UK Defense Secretary Michael Fallon resigns
UK Defense Secretary Michael Fallon resigned on Wednesday evening after an allegation of inappropriate conduct, saying his behavior may have “fallen short.”
In a statement, Fallon said: “In recent days allegations have been made about MPs’ conduct, including my own.
“Many of these have been false, but I realize that in the past I have fallen below the high standards that we require of the armed forces, which I have the privilege to represent.”
Earlier this week, the 65-year-old politician apologized to journalist Julia Hartley-Brewer after she alleged that a senior Cabinet minister had repeatedly placed his hand on her knee during a party conference dinner in 2002. She had not named Fallon directly.
According to Hartley-Brewer, the politician withdrew his hand after she told him that if he continued, she would “punch him in the face.” She has repeatedly said she is not a sexual harassment victim, writing on her Twitter account last week: “He tried it on, I turned him down. Now move on.”
On Wednesday evening, Hartley-Brewer reacted to Fallon’s resignation on Twitter and said: “I doubt my knee was the reason.” There had not been any further allegations made against Fallon at the time of publishing.
The Tory MP is the first British politician to resign amid the growing Westminster sexual harassment scandal.
Earlier on Wednesday, UK Prime Minister Theresa May ordered an investigation into her deputy, Damian Green, amid allegations of unwanted advances toward a female writer. Green has denied the harassment claims.
Last week, May ordered an investigation into international trade minister Mark Garnier, who reportedly admitted to a newspaper that he asked his personal assistant to buy sex toys and used a sexual slur against her.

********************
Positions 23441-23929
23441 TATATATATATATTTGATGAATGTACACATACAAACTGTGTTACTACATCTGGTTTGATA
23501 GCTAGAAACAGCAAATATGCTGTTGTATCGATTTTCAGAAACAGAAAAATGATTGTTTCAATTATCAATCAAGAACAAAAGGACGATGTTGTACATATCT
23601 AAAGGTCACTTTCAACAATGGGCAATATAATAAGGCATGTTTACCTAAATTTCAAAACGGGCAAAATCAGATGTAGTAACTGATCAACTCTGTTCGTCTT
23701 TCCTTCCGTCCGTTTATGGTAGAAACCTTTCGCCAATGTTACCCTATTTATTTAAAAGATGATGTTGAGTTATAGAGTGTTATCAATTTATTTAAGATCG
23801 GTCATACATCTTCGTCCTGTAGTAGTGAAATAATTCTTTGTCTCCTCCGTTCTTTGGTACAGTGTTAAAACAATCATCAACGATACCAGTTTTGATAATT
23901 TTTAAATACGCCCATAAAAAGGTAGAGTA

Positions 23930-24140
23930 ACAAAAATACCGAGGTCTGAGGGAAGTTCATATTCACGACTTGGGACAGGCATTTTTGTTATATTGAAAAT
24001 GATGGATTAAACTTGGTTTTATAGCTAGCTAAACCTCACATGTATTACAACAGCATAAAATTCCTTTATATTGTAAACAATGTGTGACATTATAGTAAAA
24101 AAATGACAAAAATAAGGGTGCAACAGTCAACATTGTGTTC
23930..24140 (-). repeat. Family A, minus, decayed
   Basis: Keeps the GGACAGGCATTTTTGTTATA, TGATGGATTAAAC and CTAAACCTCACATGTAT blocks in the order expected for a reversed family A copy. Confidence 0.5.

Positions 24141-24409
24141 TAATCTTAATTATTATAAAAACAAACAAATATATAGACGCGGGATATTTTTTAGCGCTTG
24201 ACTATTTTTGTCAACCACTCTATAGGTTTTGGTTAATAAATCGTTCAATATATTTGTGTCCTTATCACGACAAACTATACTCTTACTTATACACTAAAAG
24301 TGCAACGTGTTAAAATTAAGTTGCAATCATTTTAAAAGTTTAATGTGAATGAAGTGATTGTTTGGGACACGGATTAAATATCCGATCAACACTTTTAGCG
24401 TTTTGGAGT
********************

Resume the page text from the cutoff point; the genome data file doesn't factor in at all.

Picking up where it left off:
The recent allegations of sexual abuse in some British political circles have snowballed after the Harvey Weinstein scandal broke in October. The accusations against Hollywood movie producer Weinstein have led to a platform for victims of abuse around the world to share their experiences, through the viral #MeToo campaign.
The Prime Minister’s office has said all allegations of sexual harassment are to be taken seriously and has urged victims of assault and harassment to report it to the police.
In a letter accepting Fallon’s resignation on Wednesday, May praised his “diligent service.”
She said: “I appreciate the characteristically serious manner in which you have considered your position, and the particular example you wish to set to servicemen and women and others.”
Fallon’s resignation comes at a politically tumultuous time for May’s Cabinet members, who are due to resume Brexit negotiations in Brussels next week.
By Kara Fox